Young people are almost immune to this disease. The younger, the better, I guess. They’re stronger. They’re stronger. They have a stronger immune system. It’s an incredible thing. Nobody has ever seen this before. Various types of flu will hurt young people more than older people.
But young people are almost immune. If you look at the percentage, it’s a tiny percent of 1 percent. It’s a tiny percent of 1 percent. So we have to have our schools open.
Before we run with Trump's spin on this, take a look at the newly-released findings of a large-scale, high-quality study of SARS-CoV-2 transmission by children.
In the heated debate over reopening schools, one burning question has been whether and how efficiently children can spread the virus to others.
A large new study from South Korea offers an answer: Children younger than 10 transmit to others much less often than adults do, but the risk is not zero [the rate is half. But far more concerning] those between the ages of 10 and 19 can spread the virus at least as well as adults do.
Speculation on the reason for a lower transmission rate among the youngest children is quite interesting:
Children under 10 were roughly half as likely as adults to spread the virus to others, consistent with other studies. That may be because children generally exhale less air — and therefore less virus-laden air — or because they exhale that air closer to the ground, making it less likely that adults would breathe it in.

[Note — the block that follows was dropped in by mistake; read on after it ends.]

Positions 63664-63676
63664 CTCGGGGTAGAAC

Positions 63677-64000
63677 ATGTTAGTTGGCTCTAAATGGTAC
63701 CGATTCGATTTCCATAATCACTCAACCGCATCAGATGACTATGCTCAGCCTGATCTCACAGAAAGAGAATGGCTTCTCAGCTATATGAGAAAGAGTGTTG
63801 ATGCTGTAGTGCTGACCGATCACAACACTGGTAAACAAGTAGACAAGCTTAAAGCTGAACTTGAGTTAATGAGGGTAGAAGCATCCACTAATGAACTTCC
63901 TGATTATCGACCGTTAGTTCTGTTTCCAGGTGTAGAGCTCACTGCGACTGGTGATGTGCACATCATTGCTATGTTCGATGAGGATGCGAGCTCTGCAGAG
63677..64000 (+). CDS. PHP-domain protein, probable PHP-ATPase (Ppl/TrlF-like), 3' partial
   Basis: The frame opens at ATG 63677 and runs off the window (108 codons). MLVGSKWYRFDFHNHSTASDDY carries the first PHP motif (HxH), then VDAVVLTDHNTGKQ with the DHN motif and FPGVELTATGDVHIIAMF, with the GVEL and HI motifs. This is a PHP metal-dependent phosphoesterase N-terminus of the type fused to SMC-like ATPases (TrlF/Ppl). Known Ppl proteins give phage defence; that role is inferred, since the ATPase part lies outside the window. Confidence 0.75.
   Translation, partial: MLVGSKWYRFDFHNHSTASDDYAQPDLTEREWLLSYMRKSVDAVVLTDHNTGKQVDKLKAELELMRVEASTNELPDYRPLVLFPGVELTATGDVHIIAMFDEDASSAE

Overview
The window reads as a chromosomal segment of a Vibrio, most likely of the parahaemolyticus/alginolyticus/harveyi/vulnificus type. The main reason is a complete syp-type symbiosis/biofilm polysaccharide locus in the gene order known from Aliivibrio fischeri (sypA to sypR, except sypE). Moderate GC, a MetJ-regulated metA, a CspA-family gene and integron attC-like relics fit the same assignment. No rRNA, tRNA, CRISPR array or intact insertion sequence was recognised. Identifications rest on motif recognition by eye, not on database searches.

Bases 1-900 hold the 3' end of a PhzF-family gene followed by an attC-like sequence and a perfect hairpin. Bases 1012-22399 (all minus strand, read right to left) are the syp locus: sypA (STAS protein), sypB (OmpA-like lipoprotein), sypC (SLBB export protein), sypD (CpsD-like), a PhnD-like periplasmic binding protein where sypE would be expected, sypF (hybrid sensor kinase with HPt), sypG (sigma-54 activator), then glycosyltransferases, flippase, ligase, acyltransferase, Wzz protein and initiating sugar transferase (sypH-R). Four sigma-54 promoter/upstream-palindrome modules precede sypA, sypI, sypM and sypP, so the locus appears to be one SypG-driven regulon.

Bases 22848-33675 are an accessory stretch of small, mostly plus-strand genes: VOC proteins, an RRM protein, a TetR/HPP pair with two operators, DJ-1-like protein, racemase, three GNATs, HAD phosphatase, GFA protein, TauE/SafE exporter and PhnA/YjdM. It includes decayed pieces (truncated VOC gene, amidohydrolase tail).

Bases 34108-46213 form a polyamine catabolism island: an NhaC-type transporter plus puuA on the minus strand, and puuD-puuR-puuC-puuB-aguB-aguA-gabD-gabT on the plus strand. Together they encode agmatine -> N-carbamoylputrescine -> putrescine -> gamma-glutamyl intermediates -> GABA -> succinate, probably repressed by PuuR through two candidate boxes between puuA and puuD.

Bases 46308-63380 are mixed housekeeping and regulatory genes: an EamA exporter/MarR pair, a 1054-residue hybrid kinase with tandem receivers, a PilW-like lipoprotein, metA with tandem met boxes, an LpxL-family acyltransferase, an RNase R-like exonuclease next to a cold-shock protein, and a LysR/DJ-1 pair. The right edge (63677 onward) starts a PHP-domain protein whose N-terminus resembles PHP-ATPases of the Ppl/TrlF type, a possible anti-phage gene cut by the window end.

The findings don't indicate that children are immune to the virus. We know that they can be infected with the SARS-CoV-2 virus, but they tend not to develop COVID-19 symptoms. They can still transmit the virus and cause the full-blown disease in adults. As the Times' report indicates, among children under age 10, the transmission rate is half the adult rate, but children ages 10 and older transmit the virus at the same rate as adults.
Notwithstanding Trump's assertion that children are almost totally immune to the disease so "we have to open schools," the findings in the first large scale study of virus transmission by children do not lead inevitably to the conclusion that we must open schools or that it is safe for America as a whole to do so. I certainly understand that decisions on school reopening are subject to cost-benefit analyses, but we know from Trump's record on lockdowns, mask-wearing, distancing, and the Tusla rally, that he can be reckless in his disregard for the dangers posed by the virus. And as complicated as it is to conduct such cost-benefit analyses, such an analysis is no analysis at all if you are only willing to look at the benefits side of the ledger.